My installation of the anonymous submission system SecureDrop is now live. This means that you can contact me secretly if you have material intended for my eyes only.
Strengthening source protection
Journalists communicating online must take special care to properly protect their sources. This is especially true due to current knowledge of certain government institutions’ online surveillance and data retention programs.
I think not only of NSA’s obscure methods, as these were disclosed by the American whistleblower Edward Snowden in 2013. I’m also referring to a domestically-relevant fact:
NorCert — a Norwegian security operations center representing one of the national secret services (NSM) — is actively monitoring network traffic going to and from my employer, the Norwegian Broadcast Corporation (NRK).
The system is called VDI.
The objective of VDI is to detect cyber attacks at an early stage. NorCert is very clear on the fact that this is the sole intention of the monitoring. I personally don’t doubt that, but my assumptions are irrelevant in this context.
My sources have no reason to trust collected metadata never to fall astray or be handed over to some officials holding a court order.
This is where my SecureDrop installation comes into play.
An impossible task
I first started out by writing a short tutorial on how to use the Tor network along with strong encryption to stay under the radar. My initial thought was that anyone could follow a simple set of guidelines to avoid risking their real identity being disclosed when contacting me.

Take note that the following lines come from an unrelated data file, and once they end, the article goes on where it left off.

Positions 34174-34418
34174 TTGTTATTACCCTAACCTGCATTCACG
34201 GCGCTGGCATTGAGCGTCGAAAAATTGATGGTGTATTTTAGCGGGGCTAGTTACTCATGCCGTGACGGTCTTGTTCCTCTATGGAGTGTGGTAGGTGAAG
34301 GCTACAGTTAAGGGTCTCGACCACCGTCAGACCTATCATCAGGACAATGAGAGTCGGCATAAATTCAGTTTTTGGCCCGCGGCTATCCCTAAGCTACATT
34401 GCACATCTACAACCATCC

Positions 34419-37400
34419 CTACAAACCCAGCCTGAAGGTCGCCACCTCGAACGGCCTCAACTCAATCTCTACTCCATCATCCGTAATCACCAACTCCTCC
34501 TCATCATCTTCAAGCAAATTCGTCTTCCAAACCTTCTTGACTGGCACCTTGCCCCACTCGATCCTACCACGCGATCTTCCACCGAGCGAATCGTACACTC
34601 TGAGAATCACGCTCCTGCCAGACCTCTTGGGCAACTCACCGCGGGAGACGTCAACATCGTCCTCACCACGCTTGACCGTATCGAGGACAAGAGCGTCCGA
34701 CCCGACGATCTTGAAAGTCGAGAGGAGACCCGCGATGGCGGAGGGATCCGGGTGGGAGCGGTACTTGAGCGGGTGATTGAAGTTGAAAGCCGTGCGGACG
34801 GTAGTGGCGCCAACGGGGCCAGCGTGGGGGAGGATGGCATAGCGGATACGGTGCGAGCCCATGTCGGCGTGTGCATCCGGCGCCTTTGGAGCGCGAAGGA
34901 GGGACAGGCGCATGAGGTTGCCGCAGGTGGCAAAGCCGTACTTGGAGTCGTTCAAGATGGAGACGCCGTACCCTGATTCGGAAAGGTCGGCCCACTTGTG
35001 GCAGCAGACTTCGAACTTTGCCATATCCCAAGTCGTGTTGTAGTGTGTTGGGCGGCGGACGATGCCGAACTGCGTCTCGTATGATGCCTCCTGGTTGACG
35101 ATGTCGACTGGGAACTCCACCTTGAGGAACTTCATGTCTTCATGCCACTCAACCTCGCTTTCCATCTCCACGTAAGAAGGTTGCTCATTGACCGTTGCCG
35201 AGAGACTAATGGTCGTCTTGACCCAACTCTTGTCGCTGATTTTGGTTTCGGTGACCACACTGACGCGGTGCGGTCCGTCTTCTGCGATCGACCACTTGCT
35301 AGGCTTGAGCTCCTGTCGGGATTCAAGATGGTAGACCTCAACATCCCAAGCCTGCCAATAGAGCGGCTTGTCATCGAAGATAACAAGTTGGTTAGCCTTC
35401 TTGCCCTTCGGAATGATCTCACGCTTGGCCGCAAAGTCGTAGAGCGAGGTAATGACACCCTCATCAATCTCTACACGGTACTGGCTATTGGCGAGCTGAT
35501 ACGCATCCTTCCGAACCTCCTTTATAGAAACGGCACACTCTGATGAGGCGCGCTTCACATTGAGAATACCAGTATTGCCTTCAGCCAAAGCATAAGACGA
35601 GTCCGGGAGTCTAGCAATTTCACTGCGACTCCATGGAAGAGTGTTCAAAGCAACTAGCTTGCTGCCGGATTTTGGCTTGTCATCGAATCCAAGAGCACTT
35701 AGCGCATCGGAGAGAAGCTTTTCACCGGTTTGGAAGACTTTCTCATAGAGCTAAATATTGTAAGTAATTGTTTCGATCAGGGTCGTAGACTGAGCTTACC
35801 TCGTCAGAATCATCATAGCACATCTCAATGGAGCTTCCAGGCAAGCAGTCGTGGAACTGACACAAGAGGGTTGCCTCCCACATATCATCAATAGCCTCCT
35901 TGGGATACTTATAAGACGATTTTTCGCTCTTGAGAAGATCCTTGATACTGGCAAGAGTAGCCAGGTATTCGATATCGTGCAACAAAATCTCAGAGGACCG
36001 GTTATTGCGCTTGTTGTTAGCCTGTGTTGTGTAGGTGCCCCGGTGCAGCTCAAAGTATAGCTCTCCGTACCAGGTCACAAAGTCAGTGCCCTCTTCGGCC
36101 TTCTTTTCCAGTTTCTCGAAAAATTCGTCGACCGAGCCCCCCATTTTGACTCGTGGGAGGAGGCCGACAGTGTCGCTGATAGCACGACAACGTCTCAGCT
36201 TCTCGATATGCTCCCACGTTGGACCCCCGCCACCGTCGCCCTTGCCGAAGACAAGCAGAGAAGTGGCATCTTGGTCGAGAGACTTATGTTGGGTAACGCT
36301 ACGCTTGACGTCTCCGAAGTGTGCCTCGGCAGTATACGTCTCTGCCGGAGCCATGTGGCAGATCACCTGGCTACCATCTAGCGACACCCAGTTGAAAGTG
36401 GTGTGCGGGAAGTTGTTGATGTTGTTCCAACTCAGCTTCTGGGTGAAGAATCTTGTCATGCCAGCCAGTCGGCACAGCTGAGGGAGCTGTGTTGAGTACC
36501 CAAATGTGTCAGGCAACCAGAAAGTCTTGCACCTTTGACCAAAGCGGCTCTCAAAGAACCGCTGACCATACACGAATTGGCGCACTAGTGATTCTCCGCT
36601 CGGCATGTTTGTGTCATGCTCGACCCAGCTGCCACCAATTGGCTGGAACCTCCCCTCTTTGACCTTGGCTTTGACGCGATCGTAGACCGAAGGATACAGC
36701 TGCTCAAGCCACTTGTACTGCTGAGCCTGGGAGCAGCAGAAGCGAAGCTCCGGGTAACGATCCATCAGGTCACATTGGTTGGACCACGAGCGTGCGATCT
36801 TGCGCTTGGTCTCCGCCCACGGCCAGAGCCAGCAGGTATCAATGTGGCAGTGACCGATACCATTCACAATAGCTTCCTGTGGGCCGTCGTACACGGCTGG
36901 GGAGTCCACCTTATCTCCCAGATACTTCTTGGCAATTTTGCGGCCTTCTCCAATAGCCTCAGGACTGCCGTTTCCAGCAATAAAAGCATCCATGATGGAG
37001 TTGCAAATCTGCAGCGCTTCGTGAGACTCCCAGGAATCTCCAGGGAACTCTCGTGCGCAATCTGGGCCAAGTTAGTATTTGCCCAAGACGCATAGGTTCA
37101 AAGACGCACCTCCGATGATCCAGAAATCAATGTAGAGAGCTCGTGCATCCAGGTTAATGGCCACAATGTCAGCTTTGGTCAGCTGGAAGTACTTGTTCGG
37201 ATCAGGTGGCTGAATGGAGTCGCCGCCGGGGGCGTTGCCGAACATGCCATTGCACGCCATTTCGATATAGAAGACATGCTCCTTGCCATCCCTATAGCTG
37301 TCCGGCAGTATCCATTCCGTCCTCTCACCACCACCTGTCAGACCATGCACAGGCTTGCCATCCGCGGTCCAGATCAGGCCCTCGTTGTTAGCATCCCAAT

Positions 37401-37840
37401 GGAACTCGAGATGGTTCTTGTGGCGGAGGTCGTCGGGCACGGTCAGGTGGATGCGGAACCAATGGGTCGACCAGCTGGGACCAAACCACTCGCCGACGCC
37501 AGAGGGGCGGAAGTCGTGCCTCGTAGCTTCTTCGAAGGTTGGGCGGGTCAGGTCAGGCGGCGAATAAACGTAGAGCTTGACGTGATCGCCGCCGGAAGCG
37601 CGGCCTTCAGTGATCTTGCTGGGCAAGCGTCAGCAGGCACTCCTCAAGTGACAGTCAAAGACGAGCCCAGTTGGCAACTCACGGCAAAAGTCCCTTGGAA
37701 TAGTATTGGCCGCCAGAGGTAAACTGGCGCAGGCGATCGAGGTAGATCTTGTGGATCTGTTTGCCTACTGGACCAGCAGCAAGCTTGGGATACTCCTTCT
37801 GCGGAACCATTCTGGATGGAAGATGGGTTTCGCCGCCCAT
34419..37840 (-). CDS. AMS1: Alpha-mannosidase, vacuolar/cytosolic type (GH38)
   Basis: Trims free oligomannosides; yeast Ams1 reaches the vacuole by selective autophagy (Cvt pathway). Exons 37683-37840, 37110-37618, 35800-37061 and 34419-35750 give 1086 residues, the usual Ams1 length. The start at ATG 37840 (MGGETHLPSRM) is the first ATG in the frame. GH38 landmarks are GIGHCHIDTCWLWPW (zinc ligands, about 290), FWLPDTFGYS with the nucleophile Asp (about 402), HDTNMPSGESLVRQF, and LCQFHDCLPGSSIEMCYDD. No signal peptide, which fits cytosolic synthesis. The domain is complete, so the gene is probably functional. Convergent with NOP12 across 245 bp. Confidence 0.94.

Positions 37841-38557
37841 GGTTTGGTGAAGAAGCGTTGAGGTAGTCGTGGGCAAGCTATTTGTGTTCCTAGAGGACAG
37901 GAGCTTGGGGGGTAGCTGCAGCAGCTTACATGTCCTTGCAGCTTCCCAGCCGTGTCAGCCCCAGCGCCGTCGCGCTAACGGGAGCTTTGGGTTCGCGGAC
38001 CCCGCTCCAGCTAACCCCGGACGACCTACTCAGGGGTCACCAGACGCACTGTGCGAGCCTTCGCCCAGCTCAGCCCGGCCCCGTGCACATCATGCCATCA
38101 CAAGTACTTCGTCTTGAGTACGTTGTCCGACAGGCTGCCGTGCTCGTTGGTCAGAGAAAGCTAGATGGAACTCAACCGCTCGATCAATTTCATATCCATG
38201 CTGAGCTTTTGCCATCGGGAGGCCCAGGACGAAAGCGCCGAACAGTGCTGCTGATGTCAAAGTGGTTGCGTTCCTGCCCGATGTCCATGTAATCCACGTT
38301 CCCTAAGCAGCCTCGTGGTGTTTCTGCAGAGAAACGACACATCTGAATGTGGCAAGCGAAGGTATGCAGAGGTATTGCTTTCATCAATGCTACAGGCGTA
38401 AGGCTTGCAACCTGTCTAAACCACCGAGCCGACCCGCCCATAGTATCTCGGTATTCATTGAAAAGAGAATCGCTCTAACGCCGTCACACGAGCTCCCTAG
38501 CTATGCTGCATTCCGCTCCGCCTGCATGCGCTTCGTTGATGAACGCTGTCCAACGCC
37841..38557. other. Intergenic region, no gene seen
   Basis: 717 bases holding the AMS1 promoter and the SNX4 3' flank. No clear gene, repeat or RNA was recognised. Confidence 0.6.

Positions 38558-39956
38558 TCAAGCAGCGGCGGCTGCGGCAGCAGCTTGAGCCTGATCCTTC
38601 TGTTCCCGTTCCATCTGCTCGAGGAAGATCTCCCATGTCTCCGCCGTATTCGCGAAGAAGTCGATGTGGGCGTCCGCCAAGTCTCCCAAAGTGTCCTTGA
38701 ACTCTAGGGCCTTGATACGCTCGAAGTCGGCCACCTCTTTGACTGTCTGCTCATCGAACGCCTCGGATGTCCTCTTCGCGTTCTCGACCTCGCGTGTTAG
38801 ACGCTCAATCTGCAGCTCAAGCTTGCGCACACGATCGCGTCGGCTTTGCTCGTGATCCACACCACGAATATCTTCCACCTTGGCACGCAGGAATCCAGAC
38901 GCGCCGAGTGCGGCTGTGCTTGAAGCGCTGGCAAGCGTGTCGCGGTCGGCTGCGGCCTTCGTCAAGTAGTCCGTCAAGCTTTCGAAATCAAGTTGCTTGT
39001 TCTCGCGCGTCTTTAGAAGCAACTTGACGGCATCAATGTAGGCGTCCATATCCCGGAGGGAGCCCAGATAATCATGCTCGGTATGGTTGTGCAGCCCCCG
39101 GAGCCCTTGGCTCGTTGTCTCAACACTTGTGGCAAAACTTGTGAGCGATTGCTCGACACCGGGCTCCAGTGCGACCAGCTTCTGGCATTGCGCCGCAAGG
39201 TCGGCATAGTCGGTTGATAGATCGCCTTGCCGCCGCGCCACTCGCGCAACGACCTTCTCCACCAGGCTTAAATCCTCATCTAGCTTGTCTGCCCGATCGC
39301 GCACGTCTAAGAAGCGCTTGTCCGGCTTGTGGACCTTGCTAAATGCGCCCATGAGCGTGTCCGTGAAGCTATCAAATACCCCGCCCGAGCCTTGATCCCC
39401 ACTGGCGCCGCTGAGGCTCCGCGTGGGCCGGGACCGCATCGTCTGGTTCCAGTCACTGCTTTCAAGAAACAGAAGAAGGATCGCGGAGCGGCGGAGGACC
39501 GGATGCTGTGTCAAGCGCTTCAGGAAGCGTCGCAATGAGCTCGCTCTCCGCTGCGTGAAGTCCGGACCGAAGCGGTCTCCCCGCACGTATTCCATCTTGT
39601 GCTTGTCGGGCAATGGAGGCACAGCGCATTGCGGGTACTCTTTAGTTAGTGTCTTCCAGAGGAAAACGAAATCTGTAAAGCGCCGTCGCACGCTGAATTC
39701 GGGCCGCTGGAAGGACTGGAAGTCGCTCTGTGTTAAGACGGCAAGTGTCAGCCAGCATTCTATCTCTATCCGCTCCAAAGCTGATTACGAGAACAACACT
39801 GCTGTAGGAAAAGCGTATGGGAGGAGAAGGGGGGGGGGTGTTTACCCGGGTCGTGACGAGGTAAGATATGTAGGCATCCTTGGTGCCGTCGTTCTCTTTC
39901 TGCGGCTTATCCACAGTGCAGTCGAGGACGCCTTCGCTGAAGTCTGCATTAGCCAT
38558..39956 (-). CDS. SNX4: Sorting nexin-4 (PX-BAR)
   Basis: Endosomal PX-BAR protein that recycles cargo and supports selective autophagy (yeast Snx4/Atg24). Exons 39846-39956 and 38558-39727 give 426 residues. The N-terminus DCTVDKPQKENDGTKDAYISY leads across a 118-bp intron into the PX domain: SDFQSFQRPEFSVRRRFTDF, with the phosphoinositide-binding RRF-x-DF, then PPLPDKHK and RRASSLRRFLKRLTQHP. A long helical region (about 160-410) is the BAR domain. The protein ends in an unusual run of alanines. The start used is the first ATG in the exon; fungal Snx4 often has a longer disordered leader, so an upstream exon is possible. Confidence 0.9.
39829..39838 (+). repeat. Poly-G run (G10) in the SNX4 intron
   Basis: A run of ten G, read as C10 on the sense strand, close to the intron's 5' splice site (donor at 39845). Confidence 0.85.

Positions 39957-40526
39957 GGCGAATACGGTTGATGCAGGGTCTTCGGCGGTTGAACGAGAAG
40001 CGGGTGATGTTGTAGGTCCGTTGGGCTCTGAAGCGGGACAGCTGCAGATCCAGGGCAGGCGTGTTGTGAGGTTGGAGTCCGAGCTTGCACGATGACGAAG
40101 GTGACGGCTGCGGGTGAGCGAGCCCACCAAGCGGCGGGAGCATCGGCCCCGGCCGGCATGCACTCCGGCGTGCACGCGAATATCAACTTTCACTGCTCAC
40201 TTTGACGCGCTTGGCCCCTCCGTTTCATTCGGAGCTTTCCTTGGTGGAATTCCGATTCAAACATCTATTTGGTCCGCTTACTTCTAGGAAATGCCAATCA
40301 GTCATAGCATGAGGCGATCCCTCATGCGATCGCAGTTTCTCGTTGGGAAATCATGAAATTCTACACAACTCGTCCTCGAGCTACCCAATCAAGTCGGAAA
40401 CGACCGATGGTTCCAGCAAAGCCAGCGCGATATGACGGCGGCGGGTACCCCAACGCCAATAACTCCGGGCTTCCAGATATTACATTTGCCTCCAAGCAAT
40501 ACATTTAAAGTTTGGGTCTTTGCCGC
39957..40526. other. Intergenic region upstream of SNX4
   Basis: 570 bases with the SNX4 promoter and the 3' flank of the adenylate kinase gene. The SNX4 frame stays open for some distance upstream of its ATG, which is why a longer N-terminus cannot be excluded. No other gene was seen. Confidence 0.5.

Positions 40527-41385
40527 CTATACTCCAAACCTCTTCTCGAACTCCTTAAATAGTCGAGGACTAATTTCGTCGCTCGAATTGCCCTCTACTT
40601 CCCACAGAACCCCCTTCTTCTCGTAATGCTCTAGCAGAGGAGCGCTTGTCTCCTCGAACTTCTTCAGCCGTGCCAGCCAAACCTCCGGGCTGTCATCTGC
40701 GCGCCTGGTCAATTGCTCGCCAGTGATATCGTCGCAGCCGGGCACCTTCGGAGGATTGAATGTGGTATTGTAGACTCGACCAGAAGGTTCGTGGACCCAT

I was wrong in attempting to simplify this issue. Nowadays, there are no «simple steps» for people who want to stay out of the server logs.
As my «brief» tutorial kept growing in size, I realized that I had taken on an impossible task. For example, it has increasingly become harder to register an email account without giving away your phone number. To trust any such service, even when it claims to respect your privacy, is nothing short of craziness.
There is no way to safely guide inexperienced users towards an anonymous safe haven without involving a robust, composite system like SecureDrop.
Certainly, a skilled computer geek would have no problems getting in touch with me completely anonymously. However, for non-technical people the risk of being compromised is too high. The level of dicipline required to stay behind the veil poses too high a risk of making irreversible mistakes that might lead to full disclosure.
The burden of sustaining a firm security regime should not rest on the whistleblower’s shoulders. On the contrary, proper source protection is an editorial responsibility.
SecureDrop puts this responsibility back in place by providing a framework for anonymity. It reduces users’ need for in-depth knowledge of web proxies, encryption schemes and security protocols.
SecureDrop utilizes the Tor network for anonymity. It uses strong encryption to protect message content, and provides a carefully orchestrated server environment that is constantly monitored for a range of potential network attacks.
Following the deployment best practices from Freedom of Press Foundation, my web site does not log user activity. In particular, I have disabled IP address logging of anyone visiting my contact page with instructions on using SecureDrop.
You’ll find instructions on how to use my SecureDrop server on my contact page.